When the rains return to Namibia, the armored ground cricket is not far behind. Acanthoplus discoidalis is an impressive creature, nearly three inches long, encased in thick plates with wicked barbs. They swarm like wingless locusts, and like locusts they can devastate a millet crop in no time. People used to dig trenches around their fields and send children out to stomp on the crickets, but with the advent of compulsory education they have turned to pesticides.
They are also called Gobabis prawns after a town in the Kalahari, but you would not willingly eat one of these crickets and for a long while I was not at all sure that the alternate name fit the beast. Then I had occasion to find out.
When we lived at the Grootberg Breeding station, we cooked in three legged pots over an open fire. Before we got the gas refrigerator, we only had fresh meat for a day or two each month and then only after making a two-day drive in our decrepit land rover to a major town for supplies.
After making one such bone-shaking journey, we returned with fresh chicken and I had in mind a great, bubbling stew. As the sun dropped low behind the mountains, I diced vegetables, mixed spices, and added chicken parts luxuriously to the pot. I let it simmer until the meat fell off the bone, lifting the lid from time to time with a wire pot hook set beside the hearth for that purpose. It was well after dark, under a sky sprinkled with wood ash stars, when I turned on my flashlight and opened the pot to ladle out the feast, only to discover that an armored ground cricket had transferred itself into the pot the previous time it has been stirred. There it sat in my beautiful stew, pink as a boiled prawn.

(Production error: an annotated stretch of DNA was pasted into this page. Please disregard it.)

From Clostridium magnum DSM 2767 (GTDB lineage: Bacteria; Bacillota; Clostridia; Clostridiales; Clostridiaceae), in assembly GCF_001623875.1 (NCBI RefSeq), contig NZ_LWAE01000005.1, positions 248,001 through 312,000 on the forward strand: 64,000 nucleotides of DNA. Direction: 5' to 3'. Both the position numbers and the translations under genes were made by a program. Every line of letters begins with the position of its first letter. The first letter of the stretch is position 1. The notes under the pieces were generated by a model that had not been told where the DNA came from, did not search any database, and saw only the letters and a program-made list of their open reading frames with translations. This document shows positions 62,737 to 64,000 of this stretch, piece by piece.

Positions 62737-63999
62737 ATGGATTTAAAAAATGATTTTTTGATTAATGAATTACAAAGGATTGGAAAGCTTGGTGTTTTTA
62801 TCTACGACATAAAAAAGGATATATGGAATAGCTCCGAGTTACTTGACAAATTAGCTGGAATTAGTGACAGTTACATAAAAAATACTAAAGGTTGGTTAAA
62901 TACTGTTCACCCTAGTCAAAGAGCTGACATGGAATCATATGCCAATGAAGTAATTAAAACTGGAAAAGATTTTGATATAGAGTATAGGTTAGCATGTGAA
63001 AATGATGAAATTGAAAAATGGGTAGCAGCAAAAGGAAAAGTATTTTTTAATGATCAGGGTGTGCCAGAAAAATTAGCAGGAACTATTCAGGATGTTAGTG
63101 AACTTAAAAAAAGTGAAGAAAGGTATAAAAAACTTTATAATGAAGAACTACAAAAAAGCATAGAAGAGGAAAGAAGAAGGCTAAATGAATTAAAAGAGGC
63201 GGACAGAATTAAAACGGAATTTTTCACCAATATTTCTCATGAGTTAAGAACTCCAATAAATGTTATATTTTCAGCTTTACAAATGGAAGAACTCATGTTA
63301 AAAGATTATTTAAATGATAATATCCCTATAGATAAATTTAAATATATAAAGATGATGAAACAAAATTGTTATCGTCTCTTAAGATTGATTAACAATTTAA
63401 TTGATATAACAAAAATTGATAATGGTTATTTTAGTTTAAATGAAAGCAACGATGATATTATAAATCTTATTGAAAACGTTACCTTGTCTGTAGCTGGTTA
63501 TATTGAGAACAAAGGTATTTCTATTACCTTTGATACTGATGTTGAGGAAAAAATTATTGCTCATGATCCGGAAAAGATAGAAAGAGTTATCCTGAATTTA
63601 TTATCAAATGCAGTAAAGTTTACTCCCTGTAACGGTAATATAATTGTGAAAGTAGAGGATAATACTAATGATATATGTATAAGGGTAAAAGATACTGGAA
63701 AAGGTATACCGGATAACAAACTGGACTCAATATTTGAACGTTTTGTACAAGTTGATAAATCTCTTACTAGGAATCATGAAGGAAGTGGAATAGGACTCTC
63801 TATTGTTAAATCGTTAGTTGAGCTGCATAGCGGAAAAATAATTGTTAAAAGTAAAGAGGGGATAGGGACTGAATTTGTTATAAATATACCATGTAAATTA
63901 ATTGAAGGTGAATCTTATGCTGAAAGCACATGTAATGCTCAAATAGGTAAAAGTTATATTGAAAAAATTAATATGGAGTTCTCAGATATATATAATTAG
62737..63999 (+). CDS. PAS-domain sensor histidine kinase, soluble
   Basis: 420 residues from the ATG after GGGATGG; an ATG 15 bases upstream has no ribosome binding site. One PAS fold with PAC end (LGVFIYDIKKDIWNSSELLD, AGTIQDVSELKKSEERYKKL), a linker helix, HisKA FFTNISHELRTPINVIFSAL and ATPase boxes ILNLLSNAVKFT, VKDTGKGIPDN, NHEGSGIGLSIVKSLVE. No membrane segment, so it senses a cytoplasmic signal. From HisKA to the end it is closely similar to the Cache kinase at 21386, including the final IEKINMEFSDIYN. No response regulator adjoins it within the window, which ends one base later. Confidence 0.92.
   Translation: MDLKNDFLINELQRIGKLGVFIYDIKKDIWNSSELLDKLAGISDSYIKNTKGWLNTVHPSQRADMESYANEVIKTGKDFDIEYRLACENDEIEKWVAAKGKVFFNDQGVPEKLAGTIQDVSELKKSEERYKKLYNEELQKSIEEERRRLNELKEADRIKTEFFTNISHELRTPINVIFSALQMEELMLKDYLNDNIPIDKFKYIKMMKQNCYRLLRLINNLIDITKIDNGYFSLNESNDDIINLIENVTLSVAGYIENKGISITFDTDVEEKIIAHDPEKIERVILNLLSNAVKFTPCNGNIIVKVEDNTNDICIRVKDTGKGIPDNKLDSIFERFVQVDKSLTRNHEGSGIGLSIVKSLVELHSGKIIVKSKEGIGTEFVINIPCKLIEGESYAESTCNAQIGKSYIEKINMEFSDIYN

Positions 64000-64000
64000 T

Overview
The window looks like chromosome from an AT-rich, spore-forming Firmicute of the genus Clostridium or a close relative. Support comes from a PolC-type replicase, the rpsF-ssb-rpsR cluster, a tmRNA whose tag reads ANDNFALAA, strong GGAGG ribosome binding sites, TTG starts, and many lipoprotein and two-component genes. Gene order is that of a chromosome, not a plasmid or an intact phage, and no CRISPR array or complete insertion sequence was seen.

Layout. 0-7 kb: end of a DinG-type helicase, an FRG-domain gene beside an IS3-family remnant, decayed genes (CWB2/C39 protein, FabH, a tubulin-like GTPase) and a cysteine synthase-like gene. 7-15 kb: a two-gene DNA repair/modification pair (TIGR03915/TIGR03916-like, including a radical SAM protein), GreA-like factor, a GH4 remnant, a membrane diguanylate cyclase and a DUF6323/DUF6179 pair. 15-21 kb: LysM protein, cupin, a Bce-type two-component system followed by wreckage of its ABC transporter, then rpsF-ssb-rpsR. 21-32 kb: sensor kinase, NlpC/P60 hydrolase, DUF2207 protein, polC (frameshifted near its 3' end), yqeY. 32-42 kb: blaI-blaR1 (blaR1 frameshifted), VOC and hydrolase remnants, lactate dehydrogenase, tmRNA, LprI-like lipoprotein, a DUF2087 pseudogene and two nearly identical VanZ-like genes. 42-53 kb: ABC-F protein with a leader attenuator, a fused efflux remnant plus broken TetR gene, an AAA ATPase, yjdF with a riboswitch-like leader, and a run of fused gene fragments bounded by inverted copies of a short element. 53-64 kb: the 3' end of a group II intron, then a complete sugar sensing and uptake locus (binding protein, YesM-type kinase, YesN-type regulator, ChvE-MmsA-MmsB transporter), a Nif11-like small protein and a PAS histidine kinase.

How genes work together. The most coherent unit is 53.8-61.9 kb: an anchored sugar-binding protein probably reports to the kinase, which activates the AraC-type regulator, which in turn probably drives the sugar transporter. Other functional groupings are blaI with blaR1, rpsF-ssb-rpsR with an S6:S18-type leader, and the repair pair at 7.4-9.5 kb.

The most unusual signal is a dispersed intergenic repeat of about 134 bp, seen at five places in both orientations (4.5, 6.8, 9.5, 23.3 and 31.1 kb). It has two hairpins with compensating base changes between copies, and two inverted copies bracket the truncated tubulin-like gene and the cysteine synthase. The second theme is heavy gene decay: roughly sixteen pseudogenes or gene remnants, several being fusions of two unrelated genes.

There was an old saying in Namibia that you could tell how long an expatriate had been in the bush by his or her response to a fly in the beer. The first month or so, they dump out the beer. The next few months, they take out the fly. After a year or so, beer doesn't taste the same without a fly in it.
I had seen what the inside of an armored ground cricket looked like on numerous occasions. One could hardly get about without stepping on them in their season. Suffice it to say I was not about to sample this uninvited delicacy and see whether it had more in common with prawns than its color when cooked. This left the matter of the stew. We could discard the feast and settle for monotonous, imperishable fare, or we could pretend nothing had ever happened and proceed with our meal. I confess the decision took me several long moments - we had not been in the bush that many months at that point - but really there was only one choice.
The stew was delicious.